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Beverly Robertson stepping down as Chamber CEO

Published: Jun. 23, 2022 at 10:58 PM CDT
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MEMPHIS, Tenn. (WMC) - The first Black president and CEO of the Greater Memphis Chamber of Commerce announced Thursday she is stepping down.

Beverly Robertson said she’s leaving the Chamber at the end of the year. Action News 5 talked with Robertson about her accomplishments, plans for the future and her successor.

Robertson, the former longtime president of the National Civil Rights Museum, became the leader of the Greater Memphis Chamber of Commerce in 2018 after the former president and CEO Phil Trenary was shot and killed in downtown Memphis.

She leaned in to lift up the Chamber and the city of Memphis when it was needed most: during a time of protests, political division and the pandemic.

Reflecting on the past 4 years, Robertson said there is one accomplishment that really stands out for her.

“You know, I’ve hardly had a moment to breathe,” she told Action News 5, “And I’m really the most proud of the inclusivity that I have tried to certainly drive, by taking the chamber to the streets and helping people in communities understand the work of the chamber and how it benefits them.”

Robertson helped stabilize the Chamber’s finances, made sure “prosperity for all” was woven into all Chamber initiatives and created the Small Business Resiliency Playbook to help businesses get through crises like COVID-19.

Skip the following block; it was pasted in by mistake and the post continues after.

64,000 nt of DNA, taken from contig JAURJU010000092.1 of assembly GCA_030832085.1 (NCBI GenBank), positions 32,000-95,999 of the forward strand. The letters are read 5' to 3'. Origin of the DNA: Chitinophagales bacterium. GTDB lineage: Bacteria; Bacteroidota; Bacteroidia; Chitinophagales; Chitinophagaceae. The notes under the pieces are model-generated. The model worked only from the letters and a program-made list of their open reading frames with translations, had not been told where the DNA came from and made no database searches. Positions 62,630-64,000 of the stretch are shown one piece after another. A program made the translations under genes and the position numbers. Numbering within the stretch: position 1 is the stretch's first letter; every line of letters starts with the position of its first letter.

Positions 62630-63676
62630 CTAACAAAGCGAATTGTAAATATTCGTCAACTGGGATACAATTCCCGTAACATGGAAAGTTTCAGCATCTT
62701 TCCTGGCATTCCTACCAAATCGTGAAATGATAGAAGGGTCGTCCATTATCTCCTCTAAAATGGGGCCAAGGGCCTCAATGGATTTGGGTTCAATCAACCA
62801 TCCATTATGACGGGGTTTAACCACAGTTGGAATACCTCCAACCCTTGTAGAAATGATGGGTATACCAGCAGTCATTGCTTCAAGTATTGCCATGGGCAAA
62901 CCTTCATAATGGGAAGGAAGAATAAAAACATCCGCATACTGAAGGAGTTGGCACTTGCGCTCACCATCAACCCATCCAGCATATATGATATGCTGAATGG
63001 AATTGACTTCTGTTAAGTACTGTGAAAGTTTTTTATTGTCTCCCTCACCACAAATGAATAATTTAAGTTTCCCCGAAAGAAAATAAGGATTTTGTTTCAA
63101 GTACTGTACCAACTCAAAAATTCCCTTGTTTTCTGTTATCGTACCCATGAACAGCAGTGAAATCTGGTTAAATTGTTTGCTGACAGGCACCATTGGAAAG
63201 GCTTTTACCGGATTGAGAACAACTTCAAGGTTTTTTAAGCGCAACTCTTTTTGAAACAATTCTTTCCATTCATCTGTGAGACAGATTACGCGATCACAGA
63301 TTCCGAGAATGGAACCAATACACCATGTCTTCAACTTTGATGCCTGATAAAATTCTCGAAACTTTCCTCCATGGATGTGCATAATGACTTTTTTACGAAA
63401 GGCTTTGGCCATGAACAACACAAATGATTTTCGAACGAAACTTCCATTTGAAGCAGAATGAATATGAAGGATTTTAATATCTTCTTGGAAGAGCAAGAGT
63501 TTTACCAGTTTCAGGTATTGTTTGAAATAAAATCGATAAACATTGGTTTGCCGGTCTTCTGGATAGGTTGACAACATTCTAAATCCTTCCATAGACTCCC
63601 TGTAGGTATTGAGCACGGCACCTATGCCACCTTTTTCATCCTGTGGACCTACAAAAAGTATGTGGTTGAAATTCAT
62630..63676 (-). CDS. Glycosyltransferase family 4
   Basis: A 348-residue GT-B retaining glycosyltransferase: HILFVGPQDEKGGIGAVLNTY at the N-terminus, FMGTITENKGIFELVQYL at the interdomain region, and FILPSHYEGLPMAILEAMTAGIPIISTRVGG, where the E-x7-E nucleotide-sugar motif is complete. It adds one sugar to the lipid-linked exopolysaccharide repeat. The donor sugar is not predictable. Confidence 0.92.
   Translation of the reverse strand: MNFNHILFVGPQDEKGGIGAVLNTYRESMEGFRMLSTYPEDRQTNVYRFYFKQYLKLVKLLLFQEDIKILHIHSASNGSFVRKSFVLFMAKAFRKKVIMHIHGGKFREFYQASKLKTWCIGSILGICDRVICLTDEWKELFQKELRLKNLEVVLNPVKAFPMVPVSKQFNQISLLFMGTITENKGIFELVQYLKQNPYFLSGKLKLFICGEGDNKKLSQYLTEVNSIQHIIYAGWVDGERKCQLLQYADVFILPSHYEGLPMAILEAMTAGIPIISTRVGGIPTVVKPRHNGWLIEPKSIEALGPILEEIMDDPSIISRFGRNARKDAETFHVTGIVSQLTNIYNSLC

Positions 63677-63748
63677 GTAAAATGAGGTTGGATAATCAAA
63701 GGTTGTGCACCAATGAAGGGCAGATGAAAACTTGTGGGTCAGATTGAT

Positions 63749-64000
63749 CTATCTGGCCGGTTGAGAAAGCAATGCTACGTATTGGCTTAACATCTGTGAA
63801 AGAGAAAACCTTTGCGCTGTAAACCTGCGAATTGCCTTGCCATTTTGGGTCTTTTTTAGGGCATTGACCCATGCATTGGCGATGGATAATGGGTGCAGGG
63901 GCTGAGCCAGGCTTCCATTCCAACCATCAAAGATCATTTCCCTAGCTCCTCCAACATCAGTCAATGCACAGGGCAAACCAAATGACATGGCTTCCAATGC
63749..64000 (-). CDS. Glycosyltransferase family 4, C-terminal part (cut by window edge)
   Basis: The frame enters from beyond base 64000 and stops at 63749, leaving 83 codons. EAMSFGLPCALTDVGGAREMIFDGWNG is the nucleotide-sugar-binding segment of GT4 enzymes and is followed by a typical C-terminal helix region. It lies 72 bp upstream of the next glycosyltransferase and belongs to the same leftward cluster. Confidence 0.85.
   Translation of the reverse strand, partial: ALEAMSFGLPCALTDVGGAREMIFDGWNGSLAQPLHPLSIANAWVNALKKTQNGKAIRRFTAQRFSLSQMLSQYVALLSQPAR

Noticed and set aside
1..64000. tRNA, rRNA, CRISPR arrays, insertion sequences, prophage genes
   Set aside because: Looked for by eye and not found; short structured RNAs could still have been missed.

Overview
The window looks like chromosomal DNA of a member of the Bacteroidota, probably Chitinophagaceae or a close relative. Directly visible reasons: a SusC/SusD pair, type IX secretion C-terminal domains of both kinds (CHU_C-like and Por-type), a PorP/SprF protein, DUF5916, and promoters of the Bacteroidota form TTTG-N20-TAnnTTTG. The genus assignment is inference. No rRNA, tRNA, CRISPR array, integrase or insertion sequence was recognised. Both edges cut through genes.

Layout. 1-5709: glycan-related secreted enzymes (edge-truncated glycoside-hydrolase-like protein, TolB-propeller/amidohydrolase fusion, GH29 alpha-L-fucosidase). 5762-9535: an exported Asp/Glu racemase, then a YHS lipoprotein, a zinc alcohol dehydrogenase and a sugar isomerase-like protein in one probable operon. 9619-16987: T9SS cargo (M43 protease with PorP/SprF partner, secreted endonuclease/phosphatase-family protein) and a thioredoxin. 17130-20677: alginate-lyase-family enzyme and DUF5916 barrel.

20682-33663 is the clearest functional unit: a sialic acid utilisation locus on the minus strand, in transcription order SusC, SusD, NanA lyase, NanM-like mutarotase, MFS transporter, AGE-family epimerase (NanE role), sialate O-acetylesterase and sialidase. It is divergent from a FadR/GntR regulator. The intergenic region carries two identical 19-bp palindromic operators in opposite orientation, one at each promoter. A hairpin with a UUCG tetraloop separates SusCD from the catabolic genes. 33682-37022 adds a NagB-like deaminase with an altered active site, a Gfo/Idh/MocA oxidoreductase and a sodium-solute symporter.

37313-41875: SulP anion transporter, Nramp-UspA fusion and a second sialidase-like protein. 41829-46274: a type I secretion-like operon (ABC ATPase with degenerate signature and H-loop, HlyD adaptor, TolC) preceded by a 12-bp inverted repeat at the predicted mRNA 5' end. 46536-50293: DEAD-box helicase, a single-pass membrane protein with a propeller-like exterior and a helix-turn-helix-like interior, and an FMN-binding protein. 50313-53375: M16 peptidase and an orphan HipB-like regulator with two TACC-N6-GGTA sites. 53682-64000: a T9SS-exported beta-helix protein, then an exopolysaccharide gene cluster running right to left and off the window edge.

She launched Protest to Progress to bring businesses, activists and clergy together to solve community issues.

She also led the region to its best year of economic development in 2021, the year Ford announced it will build an electric truck manufacturing plant in West Tennessee, bringing with it thousands of new, lucrative jobs.

A pipeline is already being created to engage and train the local workforce, starting with kids as young as the 8th grade.

“I saw it as a mission. I wanted to build a solid foundation with strategic focus, begin to lift from the bottom by providing good jobs and higher wage salaries and prepare this work force for the new jobs,” Robertson said proudly, “And once that was done, the mission was accomplished. I’m almost done with the mission.”

Ted Townsend, currently the Chamber’s chief economic development officer, will be Robertson’s successor.

He told our partners at the Memphis Business Journal, “If anyone’s been watching the Chamber over the past few years, they recognize Beverly is the president and CEO for everyone in this community. I am not going to be anything different. I fully understand that for Memphis to succeed, African Americans have to create pathways to wealth.”

Robertson said the Chamber will be in good hands with Townsend.

“I think he is a most capable successor,” she said, “He’s done a phenomenal job since he’s been at the Chamber.”

And as for her legacy? “I hope that people remember me as a trail blazer, a change maker and one who laid the strategic foundation,” she said, “to really drive transformative change by relentlessly pursuing prosperity for all, not for a few. That’s what I’d like for my legacy to be.”

Robertson said she will spend her remaining time raising $10 to $15 million to fund the Chamber’s work. She plans to leave the Chamber in December and return to TRUST Marketing, the business she started with her husband.

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